Essay on Strengths Of The Roman Empire

Essay on Strengths Of The Roman Empire

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There were several strengths of the Roman Empire which enabled it to survive for more than four hundred years. These strengths included a strong foundation, having been built off of the Roman Republic; the standardization across the empire of many aspects of life, such as language, law, and especially the extension of citizenship, which made the empire more cohesive and easier to rule; and strong leaders, who were able to utilize the manipulation of the upper class and Senate, and the management of the military.
One of the greatest strengths of the Roman Empire was the strong foundation on which it was built. When the empire was founded in 27 BC, the systems which had been created by the Republic were already in place. Rome as a Republic had been very strong. Huge territories had been conquered, expanding the borders of Rome. Therefore, when the Roman Empire was formed it already had much of its territory. There were still certain important territories left unconquered, but many of these would be conquered in the early years of the empire. Several important territories, such as the those along the German boundary, had not yet been extended to what would become the empire’s full expanse. The extension of the German boundary all the way to the Danube River was a very important acquisition because it made the boundaries more easily defensible. However, many of the borders of the empire were already in place at the time of its founding. In addition, much of the infrastructure, such as the roads which connected the various towns and cities of the empire and, in many of the towns, the public works such as sewers and aqueducts, was also already in place. With these systems established, early rulers were able to focus on enhancing those ...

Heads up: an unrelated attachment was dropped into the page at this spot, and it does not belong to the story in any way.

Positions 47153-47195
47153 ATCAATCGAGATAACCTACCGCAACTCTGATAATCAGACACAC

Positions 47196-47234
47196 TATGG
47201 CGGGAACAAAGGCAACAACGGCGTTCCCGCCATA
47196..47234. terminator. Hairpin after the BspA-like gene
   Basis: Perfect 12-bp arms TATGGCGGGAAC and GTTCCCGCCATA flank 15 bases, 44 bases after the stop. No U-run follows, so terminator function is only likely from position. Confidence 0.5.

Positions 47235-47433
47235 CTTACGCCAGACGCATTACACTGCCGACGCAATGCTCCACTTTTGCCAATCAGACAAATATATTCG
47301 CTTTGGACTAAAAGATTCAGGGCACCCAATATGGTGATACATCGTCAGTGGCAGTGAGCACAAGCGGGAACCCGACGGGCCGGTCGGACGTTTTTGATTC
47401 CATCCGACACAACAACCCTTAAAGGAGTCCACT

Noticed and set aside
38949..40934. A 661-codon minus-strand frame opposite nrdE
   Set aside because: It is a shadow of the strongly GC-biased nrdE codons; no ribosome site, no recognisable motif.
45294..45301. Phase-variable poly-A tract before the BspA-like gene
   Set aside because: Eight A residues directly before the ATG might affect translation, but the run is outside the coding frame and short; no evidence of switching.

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...very difficult if not virtually impossible. As future emperors attempted to extend aspects of the empire to these outlying areas, their power to do so was challenged by external influences. All of this caused an erosion of the cohesion which the standardization had brought, especially when the empire was divided between East and West. Lastly, as emperors stopped effectively using the strengths which had been used by past emperors, specifically the manipulation of the upper class and the Senate, the empire grew gradually weaker. Unable to manage such a massive empire virtually alone, even strong emperors were often left in weak positions, unable to deal with the frequent Germanic intrusions and military revolts. In short, many of the things which enabled the Roman Empire to survive for over 400 years were also the things which ultimately led to or enabled its downfall.

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